In a signed letter on Monday, Putin congratulated the unit for their “great heroism and courage” and awarded the unit the title of “Guards” for “protecting Russia’s sovereignty.”
“Through astute and bold actions during the special military operation in Ukraine, the unit’s staff became a role model in fulfilling its military duty, valor, dedication and professionalism,” the president’s congratulatory statement read.
The move will be seen as a public message to Ukraine’s government and the West, after numerous international leaders condemned the alleged atrocities by Russian troops in the Ukrainian towns of Bucha and Borodianka.
Ukrainian President Volodymyr Zelensky has blamed Russia for the killings and called on Moscow to stop committing “war crimes.”
The Kremlin has denied any involvement in the mass killings, while reiterating baseless claims that the images of civilian bodies on the streets of Bucha are fake.
But during a visit to the towns of Bucha and Borodianka last week, International Criminal Court (ICC) Chief Prosecutor Karim Khan said there were “reasonable grounds to believe that crimes within the jurisdiction of the ICC are being committed.”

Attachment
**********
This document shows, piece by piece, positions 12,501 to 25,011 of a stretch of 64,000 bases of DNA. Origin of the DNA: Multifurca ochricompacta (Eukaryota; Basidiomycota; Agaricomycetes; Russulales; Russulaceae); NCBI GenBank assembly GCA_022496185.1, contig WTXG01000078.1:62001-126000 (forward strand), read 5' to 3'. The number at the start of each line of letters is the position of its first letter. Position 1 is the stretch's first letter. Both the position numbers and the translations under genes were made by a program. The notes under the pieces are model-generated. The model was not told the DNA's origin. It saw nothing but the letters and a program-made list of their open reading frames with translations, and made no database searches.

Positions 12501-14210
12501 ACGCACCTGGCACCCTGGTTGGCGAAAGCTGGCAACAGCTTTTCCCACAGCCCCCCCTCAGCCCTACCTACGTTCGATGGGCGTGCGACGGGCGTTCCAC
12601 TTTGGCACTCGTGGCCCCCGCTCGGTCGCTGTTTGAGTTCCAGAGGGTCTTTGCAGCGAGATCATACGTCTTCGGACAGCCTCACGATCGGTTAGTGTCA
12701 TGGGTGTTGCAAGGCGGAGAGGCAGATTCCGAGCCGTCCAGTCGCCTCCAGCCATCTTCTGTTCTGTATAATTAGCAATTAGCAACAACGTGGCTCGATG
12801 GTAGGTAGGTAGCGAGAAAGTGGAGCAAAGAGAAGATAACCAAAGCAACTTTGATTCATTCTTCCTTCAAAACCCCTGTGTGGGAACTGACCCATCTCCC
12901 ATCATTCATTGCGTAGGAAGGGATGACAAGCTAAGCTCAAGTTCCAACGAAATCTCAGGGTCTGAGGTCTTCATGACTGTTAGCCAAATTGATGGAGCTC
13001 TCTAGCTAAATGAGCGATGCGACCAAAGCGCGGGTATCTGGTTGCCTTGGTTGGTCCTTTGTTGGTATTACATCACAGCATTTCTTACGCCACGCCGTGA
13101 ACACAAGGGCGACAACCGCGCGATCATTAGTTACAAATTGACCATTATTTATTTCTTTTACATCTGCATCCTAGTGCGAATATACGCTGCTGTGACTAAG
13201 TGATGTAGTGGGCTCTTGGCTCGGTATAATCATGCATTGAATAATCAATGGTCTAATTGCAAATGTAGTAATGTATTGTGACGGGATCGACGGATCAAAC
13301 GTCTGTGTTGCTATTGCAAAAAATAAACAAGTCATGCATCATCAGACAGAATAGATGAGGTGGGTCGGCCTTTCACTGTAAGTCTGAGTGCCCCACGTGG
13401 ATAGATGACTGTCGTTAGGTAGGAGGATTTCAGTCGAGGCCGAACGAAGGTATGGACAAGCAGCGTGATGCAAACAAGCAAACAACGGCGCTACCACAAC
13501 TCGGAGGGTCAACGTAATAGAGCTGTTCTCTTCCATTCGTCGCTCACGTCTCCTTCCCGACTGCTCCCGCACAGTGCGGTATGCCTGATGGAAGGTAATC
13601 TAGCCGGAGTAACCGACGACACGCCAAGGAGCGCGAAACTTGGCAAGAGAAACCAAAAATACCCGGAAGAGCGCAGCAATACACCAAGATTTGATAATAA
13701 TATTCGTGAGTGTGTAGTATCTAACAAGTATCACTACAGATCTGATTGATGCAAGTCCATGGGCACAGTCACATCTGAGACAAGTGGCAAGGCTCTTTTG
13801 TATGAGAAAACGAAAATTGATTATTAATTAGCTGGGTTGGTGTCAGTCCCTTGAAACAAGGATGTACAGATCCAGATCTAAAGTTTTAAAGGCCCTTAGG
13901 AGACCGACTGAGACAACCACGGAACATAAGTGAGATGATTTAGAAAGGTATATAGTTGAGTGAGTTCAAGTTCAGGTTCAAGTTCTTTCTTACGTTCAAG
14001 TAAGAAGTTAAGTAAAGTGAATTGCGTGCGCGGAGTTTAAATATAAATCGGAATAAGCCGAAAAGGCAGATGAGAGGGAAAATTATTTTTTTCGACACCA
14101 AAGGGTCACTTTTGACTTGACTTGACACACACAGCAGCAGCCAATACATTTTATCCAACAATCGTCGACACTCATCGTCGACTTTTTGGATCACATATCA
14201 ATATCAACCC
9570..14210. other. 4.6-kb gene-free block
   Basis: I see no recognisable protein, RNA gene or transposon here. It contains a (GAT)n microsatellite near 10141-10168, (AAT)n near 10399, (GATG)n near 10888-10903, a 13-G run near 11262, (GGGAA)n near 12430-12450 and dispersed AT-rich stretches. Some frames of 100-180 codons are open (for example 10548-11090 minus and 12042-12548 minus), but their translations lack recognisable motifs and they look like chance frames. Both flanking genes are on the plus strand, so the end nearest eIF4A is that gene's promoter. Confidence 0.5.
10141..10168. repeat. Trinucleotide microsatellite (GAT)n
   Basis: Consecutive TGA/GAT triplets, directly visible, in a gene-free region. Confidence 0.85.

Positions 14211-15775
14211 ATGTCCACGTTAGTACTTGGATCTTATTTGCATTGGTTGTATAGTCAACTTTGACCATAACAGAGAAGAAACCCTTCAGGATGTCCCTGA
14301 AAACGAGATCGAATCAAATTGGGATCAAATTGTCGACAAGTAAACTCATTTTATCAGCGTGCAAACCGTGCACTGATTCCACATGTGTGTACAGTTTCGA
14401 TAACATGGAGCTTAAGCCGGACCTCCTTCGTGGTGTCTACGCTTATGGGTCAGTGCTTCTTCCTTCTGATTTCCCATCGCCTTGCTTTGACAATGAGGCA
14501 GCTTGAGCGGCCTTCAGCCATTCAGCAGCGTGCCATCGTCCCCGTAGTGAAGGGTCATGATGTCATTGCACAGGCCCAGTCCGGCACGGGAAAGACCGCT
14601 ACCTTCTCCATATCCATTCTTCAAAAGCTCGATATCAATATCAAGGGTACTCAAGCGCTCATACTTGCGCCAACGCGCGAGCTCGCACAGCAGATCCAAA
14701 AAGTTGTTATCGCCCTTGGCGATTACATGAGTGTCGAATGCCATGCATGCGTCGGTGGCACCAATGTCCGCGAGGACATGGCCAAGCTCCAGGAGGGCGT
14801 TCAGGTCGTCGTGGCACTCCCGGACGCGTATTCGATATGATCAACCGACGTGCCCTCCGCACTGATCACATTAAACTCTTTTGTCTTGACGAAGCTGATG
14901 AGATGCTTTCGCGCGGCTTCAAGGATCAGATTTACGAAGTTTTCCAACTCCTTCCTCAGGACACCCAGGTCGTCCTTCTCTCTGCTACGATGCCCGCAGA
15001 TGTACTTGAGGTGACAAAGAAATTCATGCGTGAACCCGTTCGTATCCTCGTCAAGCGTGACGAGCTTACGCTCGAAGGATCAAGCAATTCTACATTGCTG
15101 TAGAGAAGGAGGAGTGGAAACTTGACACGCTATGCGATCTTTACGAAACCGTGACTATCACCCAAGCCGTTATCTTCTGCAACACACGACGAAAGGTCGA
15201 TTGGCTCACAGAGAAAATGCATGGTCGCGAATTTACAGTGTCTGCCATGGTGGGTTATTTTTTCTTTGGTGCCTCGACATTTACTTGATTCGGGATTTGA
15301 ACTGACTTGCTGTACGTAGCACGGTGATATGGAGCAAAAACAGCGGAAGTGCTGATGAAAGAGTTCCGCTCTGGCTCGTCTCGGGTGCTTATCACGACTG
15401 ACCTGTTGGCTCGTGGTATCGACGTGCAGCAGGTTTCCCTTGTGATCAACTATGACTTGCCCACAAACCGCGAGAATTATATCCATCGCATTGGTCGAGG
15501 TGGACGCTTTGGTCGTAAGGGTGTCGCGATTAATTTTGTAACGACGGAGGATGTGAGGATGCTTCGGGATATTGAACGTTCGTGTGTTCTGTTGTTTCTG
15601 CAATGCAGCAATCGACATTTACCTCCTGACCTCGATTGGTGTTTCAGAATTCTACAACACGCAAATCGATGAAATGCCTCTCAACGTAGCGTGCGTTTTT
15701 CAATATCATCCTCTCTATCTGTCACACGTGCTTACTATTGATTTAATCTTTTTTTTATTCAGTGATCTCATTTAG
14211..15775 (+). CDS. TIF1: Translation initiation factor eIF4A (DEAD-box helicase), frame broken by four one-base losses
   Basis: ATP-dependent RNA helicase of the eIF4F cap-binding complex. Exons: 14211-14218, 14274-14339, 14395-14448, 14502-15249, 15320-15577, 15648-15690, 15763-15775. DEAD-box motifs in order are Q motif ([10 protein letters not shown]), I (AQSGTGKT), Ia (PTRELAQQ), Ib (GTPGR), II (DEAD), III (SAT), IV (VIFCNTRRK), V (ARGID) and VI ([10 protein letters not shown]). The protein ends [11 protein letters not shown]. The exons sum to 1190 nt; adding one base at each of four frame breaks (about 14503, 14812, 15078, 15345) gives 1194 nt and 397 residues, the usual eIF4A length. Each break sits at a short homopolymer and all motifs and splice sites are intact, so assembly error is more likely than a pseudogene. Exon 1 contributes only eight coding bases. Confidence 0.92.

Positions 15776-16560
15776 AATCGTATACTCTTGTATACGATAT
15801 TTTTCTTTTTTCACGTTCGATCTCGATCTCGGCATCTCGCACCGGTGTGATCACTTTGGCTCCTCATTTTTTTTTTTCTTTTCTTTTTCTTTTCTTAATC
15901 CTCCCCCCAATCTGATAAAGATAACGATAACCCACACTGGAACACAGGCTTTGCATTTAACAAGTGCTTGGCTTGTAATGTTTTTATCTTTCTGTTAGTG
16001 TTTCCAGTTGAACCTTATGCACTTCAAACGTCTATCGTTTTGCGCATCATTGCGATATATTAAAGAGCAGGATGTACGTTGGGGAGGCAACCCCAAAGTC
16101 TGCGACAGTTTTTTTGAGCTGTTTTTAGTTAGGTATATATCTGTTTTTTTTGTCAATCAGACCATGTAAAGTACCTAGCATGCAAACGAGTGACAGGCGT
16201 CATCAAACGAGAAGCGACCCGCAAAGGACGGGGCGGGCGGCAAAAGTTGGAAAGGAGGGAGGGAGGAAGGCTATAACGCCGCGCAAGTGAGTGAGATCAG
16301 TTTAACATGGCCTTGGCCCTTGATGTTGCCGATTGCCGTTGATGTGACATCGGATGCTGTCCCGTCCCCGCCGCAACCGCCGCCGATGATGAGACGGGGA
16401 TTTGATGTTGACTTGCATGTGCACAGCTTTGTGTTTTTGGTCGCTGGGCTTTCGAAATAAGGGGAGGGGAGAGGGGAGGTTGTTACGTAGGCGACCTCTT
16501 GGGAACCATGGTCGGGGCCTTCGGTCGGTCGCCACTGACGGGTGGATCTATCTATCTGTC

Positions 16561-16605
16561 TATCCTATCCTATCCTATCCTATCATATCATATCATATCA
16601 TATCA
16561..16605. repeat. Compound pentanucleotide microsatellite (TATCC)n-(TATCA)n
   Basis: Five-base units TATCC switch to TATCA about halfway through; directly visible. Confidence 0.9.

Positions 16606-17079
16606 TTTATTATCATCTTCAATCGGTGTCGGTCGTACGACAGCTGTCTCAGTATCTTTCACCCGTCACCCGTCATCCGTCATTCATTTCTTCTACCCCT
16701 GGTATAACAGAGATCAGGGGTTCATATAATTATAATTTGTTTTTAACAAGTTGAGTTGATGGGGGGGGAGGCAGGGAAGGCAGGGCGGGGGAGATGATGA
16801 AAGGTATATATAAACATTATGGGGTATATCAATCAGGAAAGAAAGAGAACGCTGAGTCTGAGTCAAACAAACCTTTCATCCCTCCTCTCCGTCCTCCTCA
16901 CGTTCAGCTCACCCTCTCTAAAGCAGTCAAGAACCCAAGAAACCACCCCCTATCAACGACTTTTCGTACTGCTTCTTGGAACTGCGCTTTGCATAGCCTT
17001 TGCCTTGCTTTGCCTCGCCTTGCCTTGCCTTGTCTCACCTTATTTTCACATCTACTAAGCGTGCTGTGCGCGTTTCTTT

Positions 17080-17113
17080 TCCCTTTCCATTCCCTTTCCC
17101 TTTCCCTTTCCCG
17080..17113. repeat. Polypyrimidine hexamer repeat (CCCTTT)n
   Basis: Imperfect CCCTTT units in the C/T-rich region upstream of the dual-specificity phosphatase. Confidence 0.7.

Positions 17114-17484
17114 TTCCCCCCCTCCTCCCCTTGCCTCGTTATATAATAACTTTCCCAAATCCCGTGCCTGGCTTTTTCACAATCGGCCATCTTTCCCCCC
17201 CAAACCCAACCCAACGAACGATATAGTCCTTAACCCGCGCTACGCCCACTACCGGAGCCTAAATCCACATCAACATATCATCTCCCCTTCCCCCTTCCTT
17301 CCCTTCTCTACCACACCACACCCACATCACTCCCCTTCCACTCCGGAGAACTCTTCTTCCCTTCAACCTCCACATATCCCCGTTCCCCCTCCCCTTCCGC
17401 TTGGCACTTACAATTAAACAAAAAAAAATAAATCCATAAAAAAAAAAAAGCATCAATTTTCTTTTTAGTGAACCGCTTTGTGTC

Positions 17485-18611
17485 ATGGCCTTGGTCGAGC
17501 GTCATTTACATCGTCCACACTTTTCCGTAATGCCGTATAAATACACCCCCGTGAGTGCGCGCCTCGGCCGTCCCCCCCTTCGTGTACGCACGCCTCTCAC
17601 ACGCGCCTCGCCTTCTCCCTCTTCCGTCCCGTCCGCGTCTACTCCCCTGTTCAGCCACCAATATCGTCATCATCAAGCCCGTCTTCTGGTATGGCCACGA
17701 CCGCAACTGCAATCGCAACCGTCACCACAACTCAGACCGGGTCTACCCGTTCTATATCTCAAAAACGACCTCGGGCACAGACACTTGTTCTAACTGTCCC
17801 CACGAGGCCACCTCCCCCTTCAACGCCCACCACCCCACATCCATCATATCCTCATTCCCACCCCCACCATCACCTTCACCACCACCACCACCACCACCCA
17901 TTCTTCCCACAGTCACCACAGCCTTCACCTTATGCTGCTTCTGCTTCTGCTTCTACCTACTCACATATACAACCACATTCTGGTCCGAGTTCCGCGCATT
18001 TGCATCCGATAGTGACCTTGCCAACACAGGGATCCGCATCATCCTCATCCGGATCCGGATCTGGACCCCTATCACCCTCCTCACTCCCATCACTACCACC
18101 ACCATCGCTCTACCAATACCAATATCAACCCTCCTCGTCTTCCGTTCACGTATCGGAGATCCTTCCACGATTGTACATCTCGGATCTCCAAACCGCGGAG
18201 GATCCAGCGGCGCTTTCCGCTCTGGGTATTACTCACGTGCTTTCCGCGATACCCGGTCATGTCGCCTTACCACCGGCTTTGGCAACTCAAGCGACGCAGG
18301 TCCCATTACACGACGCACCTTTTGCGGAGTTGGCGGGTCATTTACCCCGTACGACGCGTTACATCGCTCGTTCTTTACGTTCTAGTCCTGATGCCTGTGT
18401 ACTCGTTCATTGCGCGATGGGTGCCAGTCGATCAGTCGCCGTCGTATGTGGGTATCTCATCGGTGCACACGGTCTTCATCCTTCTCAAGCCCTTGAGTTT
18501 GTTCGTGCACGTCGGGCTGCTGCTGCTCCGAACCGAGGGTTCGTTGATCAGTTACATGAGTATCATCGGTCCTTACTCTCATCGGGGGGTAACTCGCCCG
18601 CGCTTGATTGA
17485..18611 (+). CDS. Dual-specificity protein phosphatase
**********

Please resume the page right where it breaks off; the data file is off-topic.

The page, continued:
Khan also warned that it would be “challenging” to guarantee justice would be served in Ukraine, given Russia’s decision to withdraw its signature from the ICC statute, which gives the court jurisdiction to prosecute individuals for genocide, crimes against humanity, war crimes, and the crime of aggression. Russia does not extradite its citizens to other countries.
Since Russia’s failed attempt to capture Kyiv, it has refocused its invasion of Ukraine with an assault on the eastern Donbas region.